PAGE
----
Caring in the Classroom Unites a School Community

At Prospect Sierra Middle School, fifth graders, led by a trained facilitator, enjoy a year-long relationship with a baby and the family. Lessons about emotions, temperament, brain development, trust, and child safety and care are integral to the process. “I love Baby Bryn,” says one student. “Even when she cries, we feel sad for her and are curious to find out why she’s feeling that way.”

The activity is based on an award-winning, social-emotional learning curriculum, Roots of Empathy. Its Executive Director Mary Gordon, who tells children, “love grows brains,” was one of the speakers at a TEDx conference on teaching empathy that the school co-sponsored with the University of California’s Greater Good Science Center in 2011.

Another speaker at the event, Dr. Marc Brackett, Director of Yale University’s Center for Emotional Intelligence, discussed how “RULER skills” help schools teach students to Recognize, Understand, Label, Express, and Regulate emotions in order to create optimal learning environments. Today, class charters—signed by everyone—reflect how individuals at Prospect Sierra want to feel as part of their school community. Students also learn to approach literature by gaining deeper understanding of characters through their own experiences with empathy.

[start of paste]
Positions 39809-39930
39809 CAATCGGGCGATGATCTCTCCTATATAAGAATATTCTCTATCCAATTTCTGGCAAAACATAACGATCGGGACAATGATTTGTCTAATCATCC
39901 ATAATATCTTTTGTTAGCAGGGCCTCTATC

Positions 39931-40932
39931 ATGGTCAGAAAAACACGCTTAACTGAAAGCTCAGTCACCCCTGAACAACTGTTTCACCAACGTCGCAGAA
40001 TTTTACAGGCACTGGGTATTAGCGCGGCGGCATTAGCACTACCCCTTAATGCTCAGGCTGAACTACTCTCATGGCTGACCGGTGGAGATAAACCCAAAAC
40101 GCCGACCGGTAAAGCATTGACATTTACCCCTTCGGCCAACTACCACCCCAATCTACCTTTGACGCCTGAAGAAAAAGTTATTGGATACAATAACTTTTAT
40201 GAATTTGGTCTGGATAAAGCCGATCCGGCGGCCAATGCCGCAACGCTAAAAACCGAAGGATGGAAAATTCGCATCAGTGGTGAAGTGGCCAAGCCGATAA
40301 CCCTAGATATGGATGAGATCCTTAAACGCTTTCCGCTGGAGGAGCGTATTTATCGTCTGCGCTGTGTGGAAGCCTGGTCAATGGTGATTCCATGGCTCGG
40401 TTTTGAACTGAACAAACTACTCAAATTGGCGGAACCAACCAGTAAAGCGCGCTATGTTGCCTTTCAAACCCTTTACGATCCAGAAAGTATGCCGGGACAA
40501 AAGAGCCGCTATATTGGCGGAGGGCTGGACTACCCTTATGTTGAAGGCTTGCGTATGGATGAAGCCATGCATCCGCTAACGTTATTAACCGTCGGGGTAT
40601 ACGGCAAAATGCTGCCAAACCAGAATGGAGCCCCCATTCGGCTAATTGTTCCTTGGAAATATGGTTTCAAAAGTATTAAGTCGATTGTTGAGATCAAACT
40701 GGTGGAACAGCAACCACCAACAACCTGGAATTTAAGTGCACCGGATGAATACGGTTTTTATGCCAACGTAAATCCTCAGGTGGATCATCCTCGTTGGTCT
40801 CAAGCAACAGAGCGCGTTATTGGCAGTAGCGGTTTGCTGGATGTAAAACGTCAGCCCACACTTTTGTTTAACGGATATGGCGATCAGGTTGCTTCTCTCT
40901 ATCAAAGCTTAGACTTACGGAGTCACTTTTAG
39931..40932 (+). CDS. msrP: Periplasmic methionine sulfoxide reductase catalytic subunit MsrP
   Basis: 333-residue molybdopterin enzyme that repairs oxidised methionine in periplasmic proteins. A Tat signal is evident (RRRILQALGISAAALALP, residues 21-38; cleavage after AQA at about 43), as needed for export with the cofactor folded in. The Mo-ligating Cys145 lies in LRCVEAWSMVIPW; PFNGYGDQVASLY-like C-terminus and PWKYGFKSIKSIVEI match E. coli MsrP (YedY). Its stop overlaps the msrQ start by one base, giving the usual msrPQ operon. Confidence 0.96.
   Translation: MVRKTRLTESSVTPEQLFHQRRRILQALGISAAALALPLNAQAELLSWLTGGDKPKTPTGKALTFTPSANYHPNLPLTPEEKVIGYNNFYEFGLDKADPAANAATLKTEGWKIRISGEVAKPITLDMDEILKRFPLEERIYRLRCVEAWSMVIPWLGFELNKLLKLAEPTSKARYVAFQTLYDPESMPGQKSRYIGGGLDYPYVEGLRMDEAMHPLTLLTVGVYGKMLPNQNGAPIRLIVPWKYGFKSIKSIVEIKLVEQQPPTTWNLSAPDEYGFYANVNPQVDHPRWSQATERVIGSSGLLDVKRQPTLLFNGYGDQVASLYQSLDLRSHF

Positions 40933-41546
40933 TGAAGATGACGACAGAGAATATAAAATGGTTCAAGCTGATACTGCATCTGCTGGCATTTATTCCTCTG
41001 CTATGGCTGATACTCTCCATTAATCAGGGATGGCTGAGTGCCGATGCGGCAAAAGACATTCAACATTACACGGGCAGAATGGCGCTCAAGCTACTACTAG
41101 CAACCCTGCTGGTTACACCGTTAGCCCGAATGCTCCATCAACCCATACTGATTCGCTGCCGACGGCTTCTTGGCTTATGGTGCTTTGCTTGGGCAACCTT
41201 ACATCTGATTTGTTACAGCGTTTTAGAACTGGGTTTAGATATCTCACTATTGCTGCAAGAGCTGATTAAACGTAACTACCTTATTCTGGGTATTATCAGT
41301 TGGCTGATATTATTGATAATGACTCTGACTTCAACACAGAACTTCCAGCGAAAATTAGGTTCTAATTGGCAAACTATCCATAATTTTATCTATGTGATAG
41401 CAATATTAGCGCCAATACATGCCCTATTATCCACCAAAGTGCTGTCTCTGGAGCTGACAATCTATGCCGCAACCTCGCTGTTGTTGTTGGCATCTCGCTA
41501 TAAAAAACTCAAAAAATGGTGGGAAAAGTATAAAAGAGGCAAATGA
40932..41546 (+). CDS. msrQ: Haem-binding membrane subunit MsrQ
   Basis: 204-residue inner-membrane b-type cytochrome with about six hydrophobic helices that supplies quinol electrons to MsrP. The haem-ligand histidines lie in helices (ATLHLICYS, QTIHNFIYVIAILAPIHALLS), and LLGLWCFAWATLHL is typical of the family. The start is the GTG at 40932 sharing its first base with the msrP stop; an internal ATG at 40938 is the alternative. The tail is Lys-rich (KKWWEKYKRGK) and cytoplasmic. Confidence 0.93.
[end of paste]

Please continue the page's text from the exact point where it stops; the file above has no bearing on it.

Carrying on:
Science has shown that wiring our brains for greater empathy and love is powerful, and creating a healthy emotional climate is essential for deep learning, says Prospect Sierra Head Katherine Dinh. “Compassion may be the most important skill to teach in the 21st century. We need to better equip students to handle any kind of challenge that may come their way in the future.”

Does your school do something similar?

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